4. American League Wild Card
OK, time for the Wild Cards. The American League leaps out as the more compelling of the two, largely because of the number of teams involved. If you include the Orioles — and you absolutely should, they’re just a game under .500 after all — there are seven teams in the race, all fascinating in their own ways. You’ve got the three AL East teams that many predicted would be the three entrants in the offseason: The Rays (who look a little wobblier than usual but are still second in this race), the Blue Jays (who took over the top spot with the help of a six-game win streak, and yet they haven’t really gotten it together yet) and the Red Sox (who we all thought were toast in the season’s first fortnight but turned it around before losing Chris Sale again and suffering an ugly sweep against the Blue Jays at home this weekend). You’ve got whichever two teams don’t win the AL Central. You’ve got (maybe) the Orioles. Even Texas is hanging around. But the real blast here of course is Seattle, holding onto the third spot, a team that reeled off a 14-game winning streak into the break, that has the most exciting rookie in baseball in Julio Rodríguez, and a postseason drought that extends to Albert Pujols’ rookie year. With all the storylines here, the more teams the better.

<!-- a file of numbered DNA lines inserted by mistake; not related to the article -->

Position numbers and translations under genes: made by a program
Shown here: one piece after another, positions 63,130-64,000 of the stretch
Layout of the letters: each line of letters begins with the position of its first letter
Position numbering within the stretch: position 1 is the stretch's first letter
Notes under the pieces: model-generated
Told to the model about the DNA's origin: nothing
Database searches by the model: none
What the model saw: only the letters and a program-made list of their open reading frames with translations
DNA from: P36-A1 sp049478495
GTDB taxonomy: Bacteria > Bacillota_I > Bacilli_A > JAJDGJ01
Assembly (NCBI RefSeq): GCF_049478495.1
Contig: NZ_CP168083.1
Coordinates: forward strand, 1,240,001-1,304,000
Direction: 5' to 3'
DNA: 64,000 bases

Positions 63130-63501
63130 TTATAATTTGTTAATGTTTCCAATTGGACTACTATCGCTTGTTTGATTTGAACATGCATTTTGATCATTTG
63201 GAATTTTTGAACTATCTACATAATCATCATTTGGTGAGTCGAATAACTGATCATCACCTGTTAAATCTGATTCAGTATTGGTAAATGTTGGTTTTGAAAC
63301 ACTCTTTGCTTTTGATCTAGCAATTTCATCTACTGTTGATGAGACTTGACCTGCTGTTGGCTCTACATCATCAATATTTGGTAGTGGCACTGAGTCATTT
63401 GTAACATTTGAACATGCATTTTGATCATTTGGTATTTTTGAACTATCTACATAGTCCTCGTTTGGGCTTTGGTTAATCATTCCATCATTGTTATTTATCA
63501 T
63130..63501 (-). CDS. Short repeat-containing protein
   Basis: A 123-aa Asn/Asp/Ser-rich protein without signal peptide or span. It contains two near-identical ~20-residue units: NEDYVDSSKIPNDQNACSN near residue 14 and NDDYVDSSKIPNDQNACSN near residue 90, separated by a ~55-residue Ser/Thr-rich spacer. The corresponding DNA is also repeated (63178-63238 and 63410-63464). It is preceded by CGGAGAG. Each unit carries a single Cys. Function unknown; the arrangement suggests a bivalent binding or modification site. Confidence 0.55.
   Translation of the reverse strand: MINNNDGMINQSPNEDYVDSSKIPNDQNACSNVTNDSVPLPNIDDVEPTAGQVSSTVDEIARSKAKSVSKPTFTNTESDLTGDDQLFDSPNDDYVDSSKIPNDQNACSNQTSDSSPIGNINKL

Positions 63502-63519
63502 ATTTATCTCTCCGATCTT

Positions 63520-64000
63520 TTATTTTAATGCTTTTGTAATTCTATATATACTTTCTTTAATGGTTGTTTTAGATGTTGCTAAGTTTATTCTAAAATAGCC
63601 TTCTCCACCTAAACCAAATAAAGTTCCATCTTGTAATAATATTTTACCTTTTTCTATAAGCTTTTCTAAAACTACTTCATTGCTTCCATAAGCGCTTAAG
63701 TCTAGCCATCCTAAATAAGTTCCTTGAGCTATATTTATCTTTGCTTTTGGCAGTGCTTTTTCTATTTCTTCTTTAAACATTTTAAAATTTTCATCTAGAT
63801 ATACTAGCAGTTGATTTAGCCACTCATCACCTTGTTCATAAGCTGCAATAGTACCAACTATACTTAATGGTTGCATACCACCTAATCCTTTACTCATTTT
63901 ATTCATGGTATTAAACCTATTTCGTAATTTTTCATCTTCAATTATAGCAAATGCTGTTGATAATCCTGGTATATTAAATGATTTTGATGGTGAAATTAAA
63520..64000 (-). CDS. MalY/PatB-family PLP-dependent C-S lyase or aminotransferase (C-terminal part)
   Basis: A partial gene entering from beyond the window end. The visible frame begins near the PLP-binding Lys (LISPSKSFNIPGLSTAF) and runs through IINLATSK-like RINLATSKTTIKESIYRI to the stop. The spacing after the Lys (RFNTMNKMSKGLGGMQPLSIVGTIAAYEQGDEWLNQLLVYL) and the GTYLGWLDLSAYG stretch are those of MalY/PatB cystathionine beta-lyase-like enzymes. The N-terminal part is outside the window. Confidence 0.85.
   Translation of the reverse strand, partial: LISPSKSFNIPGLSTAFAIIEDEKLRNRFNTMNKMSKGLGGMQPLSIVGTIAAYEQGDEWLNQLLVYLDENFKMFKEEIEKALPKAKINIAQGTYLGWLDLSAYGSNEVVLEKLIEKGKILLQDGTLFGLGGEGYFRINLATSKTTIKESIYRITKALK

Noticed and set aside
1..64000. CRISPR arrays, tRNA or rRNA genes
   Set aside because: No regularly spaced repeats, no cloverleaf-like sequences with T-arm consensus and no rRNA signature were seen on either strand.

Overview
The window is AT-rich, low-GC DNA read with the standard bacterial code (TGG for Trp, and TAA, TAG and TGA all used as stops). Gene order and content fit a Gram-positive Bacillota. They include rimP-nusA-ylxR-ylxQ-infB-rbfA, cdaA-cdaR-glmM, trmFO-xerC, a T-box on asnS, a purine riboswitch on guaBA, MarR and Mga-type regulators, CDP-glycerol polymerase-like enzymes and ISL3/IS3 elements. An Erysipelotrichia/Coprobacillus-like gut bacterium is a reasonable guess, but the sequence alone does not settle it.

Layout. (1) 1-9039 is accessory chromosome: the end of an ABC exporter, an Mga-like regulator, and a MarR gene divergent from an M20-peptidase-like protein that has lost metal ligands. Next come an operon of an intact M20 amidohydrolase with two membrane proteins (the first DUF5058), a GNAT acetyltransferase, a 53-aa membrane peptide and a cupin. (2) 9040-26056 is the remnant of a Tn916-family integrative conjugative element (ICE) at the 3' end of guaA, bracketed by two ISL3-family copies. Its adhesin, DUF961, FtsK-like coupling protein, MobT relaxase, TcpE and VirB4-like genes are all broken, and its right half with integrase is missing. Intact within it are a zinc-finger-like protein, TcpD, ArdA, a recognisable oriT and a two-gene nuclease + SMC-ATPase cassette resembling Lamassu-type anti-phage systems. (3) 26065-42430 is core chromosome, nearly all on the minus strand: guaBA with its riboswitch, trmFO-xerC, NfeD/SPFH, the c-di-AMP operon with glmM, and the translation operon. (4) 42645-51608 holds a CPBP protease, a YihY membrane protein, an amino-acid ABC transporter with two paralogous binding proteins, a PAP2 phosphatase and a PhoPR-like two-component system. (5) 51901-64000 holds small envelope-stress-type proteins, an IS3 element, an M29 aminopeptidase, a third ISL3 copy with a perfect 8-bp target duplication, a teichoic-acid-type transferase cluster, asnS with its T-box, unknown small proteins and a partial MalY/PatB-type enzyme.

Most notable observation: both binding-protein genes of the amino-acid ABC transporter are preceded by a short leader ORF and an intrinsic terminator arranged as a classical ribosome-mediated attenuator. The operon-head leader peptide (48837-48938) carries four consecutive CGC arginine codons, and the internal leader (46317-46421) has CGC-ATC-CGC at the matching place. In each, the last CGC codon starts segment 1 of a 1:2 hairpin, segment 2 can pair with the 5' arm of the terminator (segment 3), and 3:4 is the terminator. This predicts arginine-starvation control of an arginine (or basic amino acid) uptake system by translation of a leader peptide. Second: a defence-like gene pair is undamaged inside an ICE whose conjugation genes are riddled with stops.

5. National League Wild Card